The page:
76 mm regimental gun M1927

The 76 mm regimental gun M1927 (Russian: 76-мм полковая пушка обр. 1927 г.) was a Soviet infantry support gun. The gun was developed in 1927 by the design bureau of Orudiyno-Arsenalny Trest (OAT) and entered production in 1928. A total of 16,482 pieces were built. On June 22, 1941 the Red Army had 4,708 of these guns. In 1943 the gun was replaced in production by the 76 mm regimental gun M1943, but remained in service until the end of the war. The Germans placed captured guns into service as the 7.62 cm Infanteriekanonehaubitze 290(r) (infantry gun-howitzer), while in the Finnish army they were known as 76 RK/27.

The gun was intended for destruction of light field fortifications and openly placed personnel by direct fire. HEAT shell gave it limited anti-tank capabilities.

The M1927 was issued to rifle and cavalry regiments of the Red Army. Artillery battalion of rifle brigade included one battery of M1927. Some guns were used by anti-tank artillery battalions.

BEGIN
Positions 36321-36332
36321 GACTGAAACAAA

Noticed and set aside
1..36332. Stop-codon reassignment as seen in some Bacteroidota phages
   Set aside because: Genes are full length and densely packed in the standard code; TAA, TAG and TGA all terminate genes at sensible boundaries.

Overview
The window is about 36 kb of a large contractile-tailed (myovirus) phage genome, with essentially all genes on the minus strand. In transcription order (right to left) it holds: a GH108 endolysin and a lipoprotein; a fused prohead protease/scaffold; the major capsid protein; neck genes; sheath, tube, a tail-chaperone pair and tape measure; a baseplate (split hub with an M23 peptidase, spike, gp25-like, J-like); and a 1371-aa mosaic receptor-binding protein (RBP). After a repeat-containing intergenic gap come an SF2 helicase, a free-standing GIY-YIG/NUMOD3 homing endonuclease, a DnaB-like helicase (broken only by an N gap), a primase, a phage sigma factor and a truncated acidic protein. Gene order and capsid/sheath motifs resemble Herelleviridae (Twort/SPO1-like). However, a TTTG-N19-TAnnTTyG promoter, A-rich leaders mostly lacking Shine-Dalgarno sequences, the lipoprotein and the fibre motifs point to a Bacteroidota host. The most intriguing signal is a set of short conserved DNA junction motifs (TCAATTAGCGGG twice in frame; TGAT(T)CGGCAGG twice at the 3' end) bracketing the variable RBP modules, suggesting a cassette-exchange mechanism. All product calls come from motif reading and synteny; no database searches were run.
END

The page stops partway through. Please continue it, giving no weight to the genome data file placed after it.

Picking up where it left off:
Country Name Origin Year
Russia (USSR) 1928
Country Name Operational Year Retirement Year
Finland View
Germany View
Russia (USSR) View

Type Infantry support gun
Place of origin Soviet Union
Service history
Used by  Soviet Union
 Nazi Germany
Wars World War II
Production history
Produced 1928-1943
Number built 16482
Weight 780 kg (1,720 lb)
Barrel length 1.25 m (4 ft 1 in) L/16.4
Caliber 76.2 mm (3 in)
Breech interrupted screw
Carriage pole trail
Elevation -6° to 25°
Rate of fire 10 - 12 rpm
Muzzle velocity 387 m/s (1,270 ft/s)
Maximum firing range 4.2 km (2.6 mi)

End notes